guide to Richmond, Virginia books

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Richmond, Virginia

Richmond (IPA: /ˈrɪtʃmənd/) is the capital of the Commonwealth of Virginia, in the United States. Like all Virginia municipalities incorporated as cities, it is an independent city and not part of any county. Richmond is the center of the Richmond Metropolitan Statistical Area (MSA) and the Greater Richmond area. Surrounded by Henrico and Chesterfield counties, the city is located at the intersections of Interstate 95 and Interstate 64, and surrounded by Interstate 295 and Route 288 in central Virginia. The population was 197,790 at the 2000 census, with an estimated population of 1,194,008 for the Richmond Metropolitan Area — making it the third largest in Virginia.[3]

The site of Richmond, at the fall line of the James River in the Piedmont region of Virginia, was briefly settled by English settlers from Jamestown in 1607, near the site of a significant native settlement. The present city of Richmond was founded in 1737. It became the capital of the Colony and Dominion of Virginia in 1780. During the Revolutionary War period, several notable events occurred in the city, including Patrick Henry's, "Give me liberty or give me death," speech in 1775 at St. John's Church, and the Virginia Statute for Religious Freedom in 1779; the latter of which was written by Thomas Jefferson in the city. During the American Civil War, Richmond served as the capital of the Confederate States of America, and many important American Civil War landmarks remain in the city today, including the Virginia State Capitol and the White House of the Confederacy, among others.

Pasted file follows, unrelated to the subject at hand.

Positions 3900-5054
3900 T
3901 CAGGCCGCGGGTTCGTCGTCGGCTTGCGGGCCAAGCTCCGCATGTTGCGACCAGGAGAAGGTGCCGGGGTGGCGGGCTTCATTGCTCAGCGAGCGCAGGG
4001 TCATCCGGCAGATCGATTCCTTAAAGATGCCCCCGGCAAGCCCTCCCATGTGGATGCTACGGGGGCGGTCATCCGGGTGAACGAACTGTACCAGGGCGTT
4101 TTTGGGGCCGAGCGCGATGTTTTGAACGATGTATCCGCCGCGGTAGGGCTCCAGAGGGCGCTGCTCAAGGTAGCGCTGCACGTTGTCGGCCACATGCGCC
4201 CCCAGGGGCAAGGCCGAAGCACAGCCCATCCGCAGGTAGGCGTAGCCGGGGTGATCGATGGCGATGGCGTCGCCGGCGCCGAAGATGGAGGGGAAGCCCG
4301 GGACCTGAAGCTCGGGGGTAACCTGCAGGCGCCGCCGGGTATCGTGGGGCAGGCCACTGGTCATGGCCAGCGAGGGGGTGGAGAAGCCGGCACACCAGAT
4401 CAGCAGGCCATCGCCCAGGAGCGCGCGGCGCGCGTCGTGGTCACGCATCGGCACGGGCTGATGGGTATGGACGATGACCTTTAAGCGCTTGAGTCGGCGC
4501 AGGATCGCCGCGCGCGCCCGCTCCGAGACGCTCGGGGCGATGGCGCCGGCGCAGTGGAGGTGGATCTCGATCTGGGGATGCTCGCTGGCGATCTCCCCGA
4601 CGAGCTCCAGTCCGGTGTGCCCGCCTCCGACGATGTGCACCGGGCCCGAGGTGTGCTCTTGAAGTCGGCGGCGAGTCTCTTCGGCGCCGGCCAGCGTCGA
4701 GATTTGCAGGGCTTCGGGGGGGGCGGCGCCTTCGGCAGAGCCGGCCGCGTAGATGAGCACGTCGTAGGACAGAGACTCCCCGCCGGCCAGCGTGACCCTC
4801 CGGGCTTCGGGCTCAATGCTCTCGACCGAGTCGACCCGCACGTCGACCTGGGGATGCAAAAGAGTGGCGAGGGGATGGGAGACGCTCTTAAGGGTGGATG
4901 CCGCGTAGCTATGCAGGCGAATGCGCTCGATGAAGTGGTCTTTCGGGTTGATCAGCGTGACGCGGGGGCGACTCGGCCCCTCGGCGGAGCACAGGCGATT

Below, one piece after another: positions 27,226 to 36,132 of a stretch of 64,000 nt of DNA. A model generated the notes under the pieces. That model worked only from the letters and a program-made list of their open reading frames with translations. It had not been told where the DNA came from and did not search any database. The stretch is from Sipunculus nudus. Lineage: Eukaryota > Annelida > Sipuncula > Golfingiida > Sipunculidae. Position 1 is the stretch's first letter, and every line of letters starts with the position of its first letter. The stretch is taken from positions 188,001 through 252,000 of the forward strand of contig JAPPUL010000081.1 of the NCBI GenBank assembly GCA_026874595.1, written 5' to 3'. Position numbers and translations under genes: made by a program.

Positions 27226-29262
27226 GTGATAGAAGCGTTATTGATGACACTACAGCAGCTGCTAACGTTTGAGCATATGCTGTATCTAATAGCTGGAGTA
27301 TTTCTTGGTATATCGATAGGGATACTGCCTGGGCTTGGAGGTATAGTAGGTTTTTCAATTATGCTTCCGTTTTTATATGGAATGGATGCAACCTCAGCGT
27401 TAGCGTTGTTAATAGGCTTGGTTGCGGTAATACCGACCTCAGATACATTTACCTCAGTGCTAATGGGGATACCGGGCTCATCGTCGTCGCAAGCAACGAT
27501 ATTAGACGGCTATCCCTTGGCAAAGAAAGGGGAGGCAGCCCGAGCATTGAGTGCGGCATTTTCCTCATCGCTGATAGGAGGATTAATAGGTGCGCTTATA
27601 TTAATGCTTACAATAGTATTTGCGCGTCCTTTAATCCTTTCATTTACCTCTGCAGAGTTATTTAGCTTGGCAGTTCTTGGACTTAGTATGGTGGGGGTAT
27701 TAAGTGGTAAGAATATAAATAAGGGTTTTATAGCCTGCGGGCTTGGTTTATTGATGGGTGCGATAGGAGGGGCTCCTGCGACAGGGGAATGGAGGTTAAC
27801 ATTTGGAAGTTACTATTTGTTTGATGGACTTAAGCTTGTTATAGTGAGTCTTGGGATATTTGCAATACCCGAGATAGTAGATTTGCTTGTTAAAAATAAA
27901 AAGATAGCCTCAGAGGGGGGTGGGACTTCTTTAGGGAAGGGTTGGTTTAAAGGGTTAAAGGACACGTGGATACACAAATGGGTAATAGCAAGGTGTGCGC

Richmond's economy is primarily driven by law, finance, and government with several notable legal and banking firms, as well as federal, state, and local governmental agencies, located in the downtown area. Richmond is one of twelve cities in the United States to be home to a Federal Reserve Bank. There are also nine Fortune 500, and thirteen Fortune 1000 companies in the city. Tourism is also important, as many historic sights are in or nearby the city.

In 1606, James I granted a royal charter to the Virginia Company of London to settle colonists in North America.[4] After the first permanent English settlement was established in April, 1607, at Jamestown, Captain Christopher Newport and Captain John Smith led explorers northwest up the James River, and on June 3, 1607, erected a cross on one of the small islands in the middle of the part of the river that runs through today's downtown area. The first permanent settlement within the present limits of the city was made in 1609 in the district known as Rockett's.[5] Before 1607, Indian tribes of the Powhatan Confederacy had lived in the region. For centuries, the tribe recognized the value of this site, rich in natural beauty. They knew it as a place to hunt, fish, play, and trade, and they called it "Shocquohocan,", or Shockoe.[5][6]

The article above is licensed under the GNU Free Documentation License. It uses material from the Wikipedia article "Richmond, Virginia".